J. E. COOK; G. W. BRIGGS; H. L. HORNS
In many parts of the world malaria is still a common infection. Recognition of this fact is important to clinicians in the United States. Veterans of foreign service are still presenting the unusual manifestations of the delayed primary attack of vivax malaria, one of which is acute hemolytic anemia.1, 2
Primaquine has become an effective drug against the exo-erythrocytic stage of Plasmodium vivax.3, 4 Primaquine and chloroquine are routinely administered to the troops returning from the endemic areas.4, 5 A few cases of malaria still develop the delayed primary attacks and relapses. Some of these have unusually long incubation periods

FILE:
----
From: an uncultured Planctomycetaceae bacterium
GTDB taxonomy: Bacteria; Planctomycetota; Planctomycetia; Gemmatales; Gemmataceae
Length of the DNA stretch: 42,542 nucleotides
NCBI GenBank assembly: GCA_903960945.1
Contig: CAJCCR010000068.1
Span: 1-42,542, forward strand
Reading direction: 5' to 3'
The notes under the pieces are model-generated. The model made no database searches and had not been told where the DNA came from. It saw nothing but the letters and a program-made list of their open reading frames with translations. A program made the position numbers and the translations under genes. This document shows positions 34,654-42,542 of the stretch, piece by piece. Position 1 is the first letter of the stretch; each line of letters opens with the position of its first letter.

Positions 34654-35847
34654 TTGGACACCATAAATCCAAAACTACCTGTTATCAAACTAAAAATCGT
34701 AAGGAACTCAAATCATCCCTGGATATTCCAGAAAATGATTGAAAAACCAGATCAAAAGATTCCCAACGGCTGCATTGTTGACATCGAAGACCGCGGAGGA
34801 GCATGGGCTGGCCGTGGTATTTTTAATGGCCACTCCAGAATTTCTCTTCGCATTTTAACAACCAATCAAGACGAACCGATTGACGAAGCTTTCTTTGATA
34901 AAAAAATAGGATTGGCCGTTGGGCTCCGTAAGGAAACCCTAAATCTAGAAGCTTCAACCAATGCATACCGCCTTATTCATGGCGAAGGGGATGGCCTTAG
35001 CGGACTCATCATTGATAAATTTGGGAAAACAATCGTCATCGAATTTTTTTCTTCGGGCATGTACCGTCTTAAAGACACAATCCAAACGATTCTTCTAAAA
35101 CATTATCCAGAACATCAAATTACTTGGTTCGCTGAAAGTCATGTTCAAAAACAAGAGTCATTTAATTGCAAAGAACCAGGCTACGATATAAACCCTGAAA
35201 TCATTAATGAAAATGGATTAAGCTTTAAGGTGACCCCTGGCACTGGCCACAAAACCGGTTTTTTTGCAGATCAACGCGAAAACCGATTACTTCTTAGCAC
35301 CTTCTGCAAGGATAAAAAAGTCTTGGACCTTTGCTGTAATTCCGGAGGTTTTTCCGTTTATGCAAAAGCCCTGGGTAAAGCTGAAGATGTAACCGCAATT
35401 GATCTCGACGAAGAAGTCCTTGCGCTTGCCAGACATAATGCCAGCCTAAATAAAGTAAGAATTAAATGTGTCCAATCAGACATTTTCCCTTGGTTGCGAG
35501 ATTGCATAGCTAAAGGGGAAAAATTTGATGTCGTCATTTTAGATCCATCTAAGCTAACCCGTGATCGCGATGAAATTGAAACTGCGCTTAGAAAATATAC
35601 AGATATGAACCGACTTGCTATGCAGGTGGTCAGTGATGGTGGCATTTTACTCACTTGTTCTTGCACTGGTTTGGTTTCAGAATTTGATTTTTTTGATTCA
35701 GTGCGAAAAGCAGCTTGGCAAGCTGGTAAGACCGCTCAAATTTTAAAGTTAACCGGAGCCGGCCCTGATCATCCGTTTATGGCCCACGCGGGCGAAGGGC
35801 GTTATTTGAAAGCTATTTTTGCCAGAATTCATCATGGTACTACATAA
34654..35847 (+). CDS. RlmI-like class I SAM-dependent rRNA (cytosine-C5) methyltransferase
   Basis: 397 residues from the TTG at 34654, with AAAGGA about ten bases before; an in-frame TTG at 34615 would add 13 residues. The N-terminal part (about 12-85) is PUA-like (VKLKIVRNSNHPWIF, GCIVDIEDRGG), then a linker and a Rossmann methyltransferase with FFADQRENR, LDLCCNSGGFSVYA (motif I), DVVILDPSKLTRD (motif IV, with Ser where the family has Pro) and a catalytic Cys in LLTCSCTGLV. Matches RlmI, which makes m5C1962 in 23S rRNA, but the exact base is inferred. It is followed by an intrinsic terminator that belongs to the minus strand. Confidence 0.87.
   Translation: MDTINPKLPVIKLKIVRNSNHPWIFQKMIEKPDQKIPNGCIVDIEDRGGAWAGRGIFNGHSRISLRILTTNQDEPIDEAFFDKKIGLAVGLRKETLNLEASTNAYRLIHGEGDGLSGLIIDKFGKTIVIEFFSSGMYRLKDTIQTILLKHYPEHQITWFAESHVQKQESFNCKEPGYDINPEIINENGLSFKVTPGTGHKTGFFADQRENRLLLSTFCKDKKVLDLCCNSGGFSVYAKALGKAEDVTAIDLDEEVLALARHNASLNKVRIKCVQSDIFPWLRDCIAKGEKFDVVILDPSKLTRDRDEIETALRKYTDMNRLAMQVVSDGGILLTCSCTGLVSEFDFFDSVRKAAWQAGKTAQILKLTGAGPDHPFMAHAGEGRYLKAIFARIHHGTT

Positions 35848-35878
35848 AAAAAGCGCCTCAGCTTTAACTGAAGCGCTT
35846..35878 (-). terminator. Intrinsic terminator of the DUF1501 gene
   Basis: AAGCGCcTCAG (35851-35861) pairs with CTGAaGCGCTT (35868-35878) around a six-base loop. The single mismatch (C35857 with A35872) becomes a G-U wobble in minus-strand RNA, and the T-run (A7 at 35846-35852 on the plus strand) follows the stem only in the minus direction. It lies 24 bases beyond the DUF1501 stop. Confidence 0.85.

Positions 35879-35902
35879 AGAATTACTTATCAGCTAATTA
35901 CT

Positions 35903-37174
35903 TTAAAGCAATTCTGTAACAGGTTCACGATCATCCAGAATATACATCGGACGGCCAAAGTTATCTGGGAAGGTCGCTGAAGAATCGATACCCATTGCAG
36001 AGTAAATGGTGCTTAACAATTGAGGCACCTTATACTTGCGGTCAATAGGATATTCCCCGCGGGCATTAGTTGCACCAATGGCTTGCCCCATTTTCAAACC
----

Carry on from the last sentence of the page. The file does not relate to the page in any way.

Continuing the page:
COOK JE, BRIGGS GW, HORNS HL. ACUTE ACQUIRED HEMOLYTIC ANEMIA DUE TO DELAYED PRIMARY ATTACK OF VIVAX MALARIA1. Ann Intern Med. 1956;45:139–142. doi: 10.7326/0003-4819-45-1-139
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Published: Ann Intern Med. 1956;45(1):139-142.
Hematology/Oncology, Infectious Disease, Red Cell Disorders.
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Print ISSN: 0003-4819 | Online ISSN: 1539-3704
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